Dynamic! That’s the best way we can describe the last several months’ hardwood grade lumber price movements. Below, you’ll see the four-year rhythm between historic price-peaks become more pronounced following the Pandemic. It’s truly impressive, how our region’s landowners, suppliers, loggers and manufacturers met the challenges posed by the most recent market cycle.
The recent run-up – and subsequent sharp decline – in U.S. Hardwood Grade Lumber prices is a function of a global surge in liquidity (pandemic-related stimulus by central banks) and the attendant price-discovery inefficiencies of constrained supply chains. As logistics, labor availability, and manufacturing regained some post-pandemic rhythm, prices stabilized at a new upper bound. Then, as central banks worked to tame inflation by raising their discount rates – thus slowing global economic expansion – lumber prices fell sharply.
Northeastern regional timber markets are not immune from these broader trends. Near-term economic headwinds are impacting our forest products marketplace. The Fed’s relatively sharp increase in interest rates, intended to rein in inflation, seems to be having its expected result as U.S. single-family housing starts (and completions) have slowed. U.S. consumer savings also appears to have dropped off during the past year as inflationary forces have persisted. And, U.S. debt-to-GDP exceeds M2 Money Velocity, making rapid economic expansion unlikely in the near term.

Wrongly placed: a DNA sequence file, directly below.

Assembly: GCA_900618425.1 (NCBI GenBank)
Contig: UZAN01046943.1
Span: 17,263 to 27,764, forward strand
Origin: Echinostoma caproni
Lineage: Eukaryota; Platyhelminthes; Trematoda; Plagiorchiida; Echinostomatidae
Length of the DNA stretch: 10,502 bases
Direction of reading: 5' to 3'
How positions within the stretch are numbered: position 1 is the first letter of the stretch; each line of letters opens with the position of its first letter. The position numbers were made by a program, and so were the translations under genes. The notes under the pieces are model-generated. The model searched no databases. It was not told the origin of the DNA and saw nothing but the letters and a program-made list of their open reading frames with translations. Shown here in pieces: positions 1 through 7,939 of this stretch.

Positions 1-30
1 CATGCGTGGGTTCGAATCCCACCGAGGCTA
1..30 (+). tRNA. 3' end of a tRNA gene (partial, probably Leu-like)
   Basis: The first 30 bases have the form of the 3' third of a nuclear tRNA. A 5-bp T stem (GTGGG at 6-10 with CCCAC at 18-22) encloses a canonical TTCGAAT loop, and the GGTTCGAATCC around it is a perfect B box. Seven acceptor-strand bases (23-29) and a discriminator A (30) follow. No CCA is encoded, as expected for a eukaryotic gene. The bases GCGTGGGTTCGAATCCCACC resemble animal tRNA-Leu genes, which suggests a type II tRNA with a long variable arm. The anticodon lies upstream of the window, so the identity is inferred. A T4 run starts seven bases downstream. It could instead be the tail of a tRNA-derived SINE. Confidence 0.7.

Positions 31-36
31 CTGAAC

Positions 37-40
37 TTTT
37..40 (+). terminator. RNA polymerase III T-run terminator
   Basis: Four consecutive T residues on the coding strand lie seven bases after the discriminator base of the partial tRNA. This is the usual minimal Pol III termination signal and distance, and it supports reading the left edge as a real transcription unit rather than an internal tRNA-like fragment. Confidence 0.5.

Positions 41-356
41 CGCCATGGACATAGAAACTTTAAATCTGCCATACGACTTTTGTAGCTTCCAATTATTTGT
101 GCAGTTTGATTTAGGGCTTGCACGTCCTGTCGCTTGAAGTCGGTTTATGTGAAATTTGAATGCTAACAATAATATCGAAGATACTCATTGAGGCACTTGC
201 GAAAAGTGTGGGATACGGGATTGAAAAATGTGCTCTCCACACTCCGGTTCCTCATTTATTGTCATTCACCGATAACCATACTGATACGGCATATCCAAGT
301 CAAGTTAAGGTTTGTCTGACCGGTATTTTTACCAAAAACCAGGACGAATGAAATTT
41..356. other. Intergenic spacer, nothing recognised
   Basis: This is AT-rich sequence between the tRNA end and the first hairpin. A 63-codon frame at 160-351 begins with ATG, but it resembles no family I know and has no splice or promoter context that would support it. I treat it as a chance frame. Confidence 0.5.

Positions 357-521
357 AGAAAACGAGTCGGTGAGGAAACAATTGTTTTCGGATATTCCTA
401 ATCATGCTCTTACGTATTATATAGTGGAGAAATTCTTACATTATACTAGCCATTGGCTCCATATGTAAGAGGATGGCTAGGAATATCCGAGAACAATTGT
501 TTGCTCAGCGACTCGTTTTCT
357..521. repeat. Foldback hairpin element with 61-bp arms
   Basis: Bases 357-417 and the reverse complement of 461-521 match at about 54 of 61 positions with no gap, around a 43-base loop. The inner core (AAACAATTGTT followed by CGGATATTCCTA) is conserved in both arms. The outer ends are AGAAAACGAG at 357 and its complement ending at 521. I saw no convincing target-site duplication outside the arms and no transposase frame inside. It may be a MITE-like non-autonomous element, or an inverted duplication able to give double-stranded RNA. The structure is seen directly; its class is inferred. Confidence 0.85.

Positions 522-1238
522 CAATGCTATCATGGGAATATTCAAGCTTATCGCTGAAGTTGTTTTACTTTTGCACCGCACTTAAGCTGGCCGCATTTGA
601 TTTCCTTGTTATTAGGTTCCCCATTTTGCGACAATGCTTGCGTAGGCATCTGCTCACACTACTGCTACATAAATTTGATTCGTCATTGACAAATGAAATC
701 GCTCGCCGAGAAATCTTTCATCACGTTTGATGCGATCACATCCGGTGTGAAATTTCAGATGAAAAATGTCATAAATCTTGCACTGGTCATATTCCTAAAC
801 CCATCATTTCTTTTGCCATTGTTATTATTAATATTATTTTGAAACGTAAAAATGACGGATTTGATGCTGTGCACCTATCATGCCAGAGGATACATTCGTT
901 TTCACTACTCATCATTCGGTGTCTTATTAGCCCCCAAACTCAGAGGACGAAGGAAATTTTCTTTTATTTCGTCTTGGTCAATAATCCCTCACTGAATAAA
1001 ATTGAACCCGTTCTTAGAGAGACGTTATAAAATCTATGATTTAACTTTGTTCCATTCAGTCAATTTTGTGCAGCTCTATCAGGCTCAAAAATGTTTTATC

Regional Timber Stumpage Pricing March 2023
Penn State recently published its quarterly timber stumpage price averages. And – although somewhat volatile from quarter-to-quarter – you’ll notice three general themes:
a) the past year’s red oak and red maple stumpage prices have outpaced those of the prior ten years;
b) cherry stumpage pricing has continued to trend downward over the past several years; and
c) the past two quarters’ pricing has softened compared to the late 2021/early 2022 period.